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By Kenzaburo Oe
Translated from the Japanese by Kunioki Yanagishita and William Wetherall
New York: Grove Press, 1990
240 pages

Bob Corbett
Feb. 2015

This novel is a diary written by a 21 year old Japanese girl. Her father is a well-known literary author and scholar in Japan, but he is having one of his “pinches,” seemingly an onset of a spell of depression. This “pinch” is so bad that he feels he must flee Japan and take a sabbatical leave at a university in California. His wife even believes this is a serious bout of depression and she decides she must go with him.

This leaves the 21 year old diarist, Ma-Chan, as “head of the household.” She has two brothers, one who is four years older than she, but severally mentally retarded, however, he does has a significant musical talent in composing and playing piano. He is also somewhat physically limited as well. She has a younger brother who has just finished high school and is in a school which preps students to take university entrance exams.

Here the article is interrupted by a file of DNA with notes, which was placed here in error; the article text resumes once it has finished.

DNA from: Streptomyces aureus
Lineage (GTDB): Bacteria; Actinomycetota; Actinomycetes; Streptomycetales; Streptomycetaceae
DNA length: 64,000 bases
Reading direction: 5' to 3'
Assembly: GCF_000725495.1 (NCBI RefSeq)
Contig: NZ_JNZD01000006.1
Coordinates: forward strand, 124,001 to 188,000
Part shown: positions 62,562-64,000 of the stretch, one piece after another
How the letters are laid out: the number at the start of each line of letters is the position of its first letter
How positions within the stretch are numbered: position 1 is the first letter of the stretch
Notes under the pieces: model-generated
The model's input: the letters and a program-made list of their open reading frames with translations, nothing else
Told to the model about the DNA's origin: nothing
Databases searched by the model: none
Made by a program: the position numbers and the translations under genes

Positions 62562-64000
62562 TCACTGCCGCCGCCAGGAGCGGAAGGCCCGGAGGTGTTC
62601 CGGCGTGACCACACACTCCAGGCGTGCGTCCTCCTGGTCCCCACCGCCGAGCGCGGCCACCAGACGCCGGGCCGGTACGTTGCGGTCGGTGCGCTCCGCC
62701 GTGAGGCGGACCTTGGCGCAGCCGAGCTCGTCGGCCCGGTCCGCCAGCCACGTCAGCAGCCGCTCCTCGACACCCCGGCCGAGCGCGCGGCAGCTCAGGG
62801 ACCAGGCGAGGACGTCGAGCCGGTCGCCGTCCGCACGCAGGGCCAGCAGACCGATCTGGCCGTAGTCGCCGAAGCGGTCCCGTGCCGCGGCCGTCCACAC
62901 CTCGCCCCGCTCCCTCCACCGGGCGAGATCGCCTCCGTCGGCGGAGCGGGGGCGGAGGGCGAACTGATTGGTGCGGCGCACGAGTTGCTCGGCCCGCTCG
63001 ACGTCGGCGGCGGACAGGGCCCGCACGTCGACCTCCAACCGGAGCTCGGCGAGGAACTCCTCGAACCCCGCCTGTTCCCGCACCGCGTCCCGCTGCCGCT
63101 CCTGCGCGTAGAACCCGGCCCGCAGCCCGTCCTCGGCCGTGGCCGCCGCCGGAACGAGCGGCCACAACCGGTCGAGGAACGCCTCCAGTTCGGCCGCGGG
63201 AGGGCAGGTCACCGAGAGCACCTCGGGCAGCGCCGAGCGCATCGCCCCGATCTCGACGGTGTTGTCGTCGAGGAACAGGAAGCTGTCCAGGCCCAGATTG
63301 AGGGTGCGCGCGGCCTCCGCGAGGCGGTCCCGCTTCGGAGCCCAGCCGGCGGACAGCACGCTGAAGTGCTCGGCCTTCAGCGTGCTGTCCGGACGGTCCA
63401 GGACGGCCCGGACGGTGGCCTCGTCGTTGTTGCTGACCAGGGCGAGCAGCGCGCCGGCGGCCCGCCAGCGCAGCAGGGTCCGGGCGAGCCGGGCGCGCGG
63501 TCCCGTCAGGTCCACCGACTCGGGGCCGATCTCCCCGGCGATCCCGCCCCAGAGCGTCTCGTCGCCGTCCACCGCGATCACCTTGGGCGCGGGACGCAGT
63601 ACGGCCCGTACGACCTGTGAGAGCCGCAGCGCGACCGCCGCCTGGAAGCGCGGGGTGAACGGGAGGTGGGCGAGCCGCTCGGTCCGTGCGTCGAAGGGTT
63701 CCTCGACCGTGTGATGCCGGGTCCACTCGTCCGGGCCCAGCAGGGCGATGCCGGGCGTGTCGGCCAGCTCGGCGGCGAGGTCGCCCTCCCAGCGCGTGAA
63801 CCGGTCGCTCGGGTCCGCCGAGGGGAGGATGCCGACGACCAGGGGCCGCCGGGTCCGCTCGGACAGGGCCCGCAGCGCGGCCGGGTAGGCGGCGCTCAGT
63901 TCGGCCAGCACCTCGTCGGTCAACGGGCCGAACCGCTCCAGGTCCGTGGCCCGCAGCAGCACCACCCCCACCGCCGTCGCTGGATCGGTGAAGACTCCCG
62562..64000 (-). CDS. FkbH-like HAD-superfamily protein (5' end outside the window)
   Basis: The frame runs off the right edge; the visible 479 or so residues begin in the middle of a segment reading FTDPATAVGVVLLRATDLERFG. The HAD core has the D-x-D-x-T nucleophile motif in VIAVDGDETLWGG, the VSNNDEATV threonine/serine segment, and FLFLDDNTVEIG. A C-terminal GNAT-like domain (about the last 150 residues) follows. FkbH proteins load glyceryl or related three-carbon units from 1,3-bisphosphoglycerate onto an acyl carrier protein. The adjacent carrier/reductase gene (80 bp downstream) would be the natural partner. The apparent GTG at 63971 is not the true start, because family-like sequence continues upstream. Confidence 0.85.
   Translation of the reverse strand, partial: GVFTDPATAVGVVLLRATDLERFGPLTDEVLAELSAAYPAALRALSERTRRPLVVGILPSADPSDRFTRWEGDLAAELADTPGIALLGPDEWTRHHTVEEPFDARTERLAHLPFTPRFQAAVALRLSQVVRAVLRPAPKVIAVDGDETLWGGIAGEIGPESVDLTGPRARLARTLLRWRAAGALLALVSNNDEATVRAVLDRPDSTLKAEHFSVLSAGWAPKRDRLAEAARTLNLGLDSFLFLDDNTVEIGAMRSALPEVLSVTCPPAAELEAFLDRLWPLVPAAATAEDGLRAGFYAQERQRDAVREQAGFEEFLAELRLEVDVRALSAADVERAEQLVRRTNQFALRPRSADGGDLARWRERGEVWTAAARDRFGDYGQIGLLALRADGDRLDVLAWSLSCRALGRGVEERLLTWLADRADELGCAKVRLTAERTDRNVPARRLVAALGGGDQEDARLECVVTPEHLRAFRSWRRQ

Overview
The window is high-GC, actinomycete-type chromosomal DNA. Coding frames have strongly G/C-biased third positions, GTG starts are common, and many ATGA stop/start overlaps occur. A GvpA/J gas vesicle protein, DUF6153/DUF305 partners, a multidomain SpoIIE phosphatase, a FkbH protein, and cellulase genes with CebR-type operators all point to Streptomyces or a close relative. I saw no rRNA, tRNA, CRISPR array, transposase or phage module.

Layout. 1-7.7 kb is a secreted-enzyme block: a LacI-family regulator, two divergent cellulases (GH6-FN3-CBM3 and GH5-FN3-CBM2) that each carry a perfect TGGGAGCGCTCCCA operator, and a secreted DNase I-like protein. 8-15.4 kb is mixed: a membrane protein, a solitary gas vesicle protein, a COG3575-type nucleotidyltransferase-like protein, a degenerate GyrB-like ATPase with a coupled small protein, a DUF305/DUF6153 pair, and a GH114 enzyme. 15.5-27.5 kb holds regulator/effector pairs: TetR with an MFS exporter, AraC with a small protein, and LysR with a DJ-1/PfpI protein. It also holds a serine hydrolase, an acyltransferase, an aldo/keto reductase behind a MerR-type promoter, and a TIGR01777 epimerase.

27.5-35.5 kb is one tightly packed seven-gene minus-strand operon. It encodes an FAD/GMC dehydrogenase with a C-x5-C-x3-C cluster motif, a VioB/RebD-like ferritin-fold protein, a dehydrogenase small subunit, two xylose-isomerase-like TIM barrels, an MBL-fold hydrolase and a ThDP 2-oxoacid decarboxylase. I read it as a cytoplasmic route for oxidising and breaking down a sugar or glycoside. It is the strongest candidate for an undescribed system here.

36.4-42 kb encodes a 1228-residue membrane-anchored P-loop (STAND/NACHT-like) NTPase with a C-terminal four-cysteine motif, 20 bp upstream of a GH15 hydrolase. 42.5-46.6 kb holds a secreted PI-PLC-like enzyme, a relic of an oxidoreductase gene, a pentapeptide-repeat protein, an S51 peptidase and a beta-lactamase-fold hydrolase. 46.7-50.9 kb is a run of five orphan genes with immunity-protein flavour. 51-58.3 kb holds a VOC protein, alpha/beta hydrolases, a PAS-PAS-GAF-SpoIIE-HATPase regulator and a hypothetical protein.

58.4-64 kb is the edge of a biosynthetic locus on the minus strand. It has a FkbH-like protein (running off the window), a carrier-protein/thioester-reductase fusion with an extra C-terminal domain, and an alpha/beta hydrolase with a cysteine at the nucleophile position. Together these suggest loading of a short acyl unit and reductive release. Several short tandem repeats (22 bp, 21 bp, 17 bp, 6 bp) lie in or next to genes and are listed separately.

Ma-Chan begins the diary which she formally calls “Rescuing a Sutego” which is a story about the rescue of a little girl in a park who was abandoned. Ma-Chan feels this sense of abandonment by her parents. Informally the diary comes to be called “A Quiet Life,” a very ironic title for this beautifully written but sad diary.

She begins the journal in the days before her parents left to set the stage for the sort of life they HAD been living as a family of five. At that time their life might well have actually have been called “a quiet life” though Ma Chan was not yet quite as knowledgeable about her father’s periodic bouts of his “pinches.”